Abalone are planktonic larvae in their early life history stages, and their dispersal predominantly takes place during these stages. Abalone stocks rely on the natural supply of larvae in self-recruiting populations, larval connectivity in metapopulations, and artificial hatchery—produced larvae in regions where larval restoration is needed. Larval dispersal is, therefore, one of the key factors in the management of wild populations as well as in the establishment of resilient and genetically viable populations during restoration. In this review of abalone larval dispersal studies conducted in different regions of the world, evidence is found for three modes of larval dispersal; (1) short distance, (2) long distance, and (3) both short and long distance (dual mode). Four biological factors (spawning, larval duration, vertical behaviors, and presettlement mortality) are proposed to influence larval dispersal. Consideration of larval dispersal mode, influential biological factors, and their interactions may improve estimation of connectivity in metapopulations for establishment of effective marine protected areas, which could help the recovery of declining populations and the conservation of endangered abalone species.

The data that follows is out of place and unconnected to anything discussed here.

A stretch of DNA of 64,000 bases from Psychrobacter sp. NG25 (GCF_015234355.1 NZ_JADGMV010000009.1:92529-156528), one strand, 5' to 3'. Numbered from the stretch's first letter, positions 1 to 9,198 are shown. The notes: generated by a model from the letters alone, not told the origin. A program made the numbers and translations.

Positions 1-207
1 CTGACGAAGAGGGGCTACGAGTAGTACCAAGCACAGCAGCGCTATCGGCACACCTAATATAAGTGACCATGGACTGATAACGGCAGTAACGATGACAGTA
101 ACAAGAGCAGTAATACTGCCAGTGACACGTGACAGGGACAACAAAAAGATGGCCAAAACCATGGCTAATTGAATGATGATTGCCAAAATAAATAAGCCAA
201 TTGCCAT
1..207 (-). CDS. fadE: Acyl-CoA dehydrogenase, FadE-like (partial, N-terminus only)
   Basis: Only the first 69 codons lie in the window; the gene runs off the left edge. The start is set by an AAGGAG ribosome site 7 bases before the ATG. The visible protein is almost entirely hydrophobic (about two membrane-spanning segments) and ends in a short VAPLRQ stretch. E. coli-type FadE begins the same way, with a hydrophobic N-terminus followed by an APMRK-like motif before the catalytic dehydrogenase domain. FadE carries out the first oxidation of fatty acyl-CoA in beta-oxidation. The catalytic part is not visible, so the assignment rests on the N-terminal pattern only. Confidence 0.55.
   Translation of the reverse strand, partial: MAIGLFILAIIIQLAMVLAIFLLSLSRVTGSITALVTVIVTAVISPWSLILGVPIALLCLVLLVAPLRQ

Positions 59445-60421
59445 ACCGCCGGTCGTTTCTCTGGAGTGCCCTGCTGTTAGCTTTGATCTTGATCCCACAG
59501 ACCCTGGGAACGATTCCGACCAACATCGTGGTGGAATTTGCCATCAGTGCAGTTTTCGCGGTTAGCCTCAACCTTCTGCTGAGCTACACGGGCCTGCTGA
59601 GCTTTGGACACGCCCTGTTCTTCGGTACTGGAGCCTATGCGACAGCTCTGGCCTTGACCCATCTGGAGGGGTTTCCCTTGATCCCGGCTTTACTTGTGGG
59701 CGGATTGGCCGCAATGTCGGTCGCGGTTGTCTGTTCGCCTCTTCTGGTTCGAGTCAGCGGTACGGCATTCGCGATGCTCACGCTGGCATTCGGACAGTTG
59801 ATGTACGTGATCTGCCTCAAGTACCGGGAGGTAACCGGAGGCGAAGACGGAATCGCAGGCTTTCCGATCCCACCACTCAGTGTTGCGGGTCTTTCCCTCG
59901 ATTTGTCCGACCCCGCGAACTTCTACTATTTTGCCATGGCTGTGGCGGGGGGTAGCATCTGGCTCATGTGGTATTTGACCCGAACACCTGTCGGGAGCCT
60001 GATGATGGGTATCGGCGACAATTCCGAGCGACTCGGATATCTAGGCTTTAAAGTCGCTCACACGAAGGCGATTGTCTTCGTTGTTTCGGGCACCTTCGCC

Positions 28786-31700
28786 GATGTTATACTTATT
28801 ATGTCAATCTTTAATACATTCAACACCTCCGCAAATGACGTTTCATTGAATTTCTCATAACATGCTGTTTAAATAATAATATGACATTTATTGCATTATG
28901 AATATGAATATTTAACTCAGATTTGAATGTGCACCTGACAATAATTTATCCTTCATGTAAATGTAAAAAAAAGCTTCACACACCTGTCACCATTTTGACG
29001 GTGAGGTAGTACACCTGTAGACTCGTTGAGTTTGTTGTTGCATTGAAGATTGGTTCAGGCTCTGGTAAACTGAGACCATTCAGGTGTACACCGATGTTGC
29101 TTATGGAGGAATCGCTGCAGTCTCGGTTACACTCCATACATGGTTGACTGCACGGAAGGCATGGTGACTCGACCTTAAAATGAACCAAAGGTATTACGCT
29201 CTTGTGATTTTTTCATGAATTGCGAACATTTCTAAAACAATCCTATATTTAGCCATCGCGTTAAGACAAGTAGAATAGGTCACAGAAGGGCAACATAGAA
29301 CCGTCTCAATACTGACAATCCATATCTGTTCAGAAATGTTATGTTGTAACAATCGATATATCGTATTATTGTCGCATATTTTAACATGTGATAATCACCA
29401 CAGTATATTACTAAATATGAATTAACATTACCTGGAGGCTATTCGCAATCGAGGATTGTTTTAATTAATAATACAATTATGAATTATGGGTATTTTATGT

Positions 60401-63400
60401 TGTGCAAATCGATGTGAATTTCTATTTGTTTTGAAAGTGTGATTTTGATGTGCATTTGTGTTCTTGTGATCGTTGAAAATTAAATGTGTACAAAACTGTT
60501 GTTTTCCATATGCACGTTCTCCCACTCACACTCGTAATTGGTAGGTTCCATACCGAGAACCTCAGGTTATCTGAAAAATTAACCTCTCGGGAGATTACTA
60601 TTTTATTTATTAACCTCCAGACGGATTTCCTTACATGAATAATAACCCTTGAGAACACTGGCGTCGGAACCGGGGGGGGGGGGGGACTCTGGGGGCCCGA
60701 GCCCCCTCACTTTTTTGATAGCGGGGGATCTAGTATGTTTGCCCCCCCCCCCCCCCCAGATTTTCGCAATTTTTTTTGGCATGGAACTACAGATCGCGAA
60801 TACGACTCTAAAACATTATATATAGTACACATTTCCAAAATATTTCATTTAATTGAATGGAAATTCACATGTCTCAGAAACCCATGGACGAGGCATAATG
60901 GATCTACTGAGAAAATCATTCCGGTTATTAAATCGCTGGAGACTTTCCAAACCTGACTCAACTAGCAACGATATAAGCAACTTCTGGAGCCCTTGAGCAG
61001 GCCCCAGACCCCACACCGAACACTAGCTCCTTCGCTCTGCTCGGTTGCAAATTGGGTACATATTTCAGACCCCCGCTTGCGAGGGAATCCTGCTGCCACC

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Vol. 36 • No. 1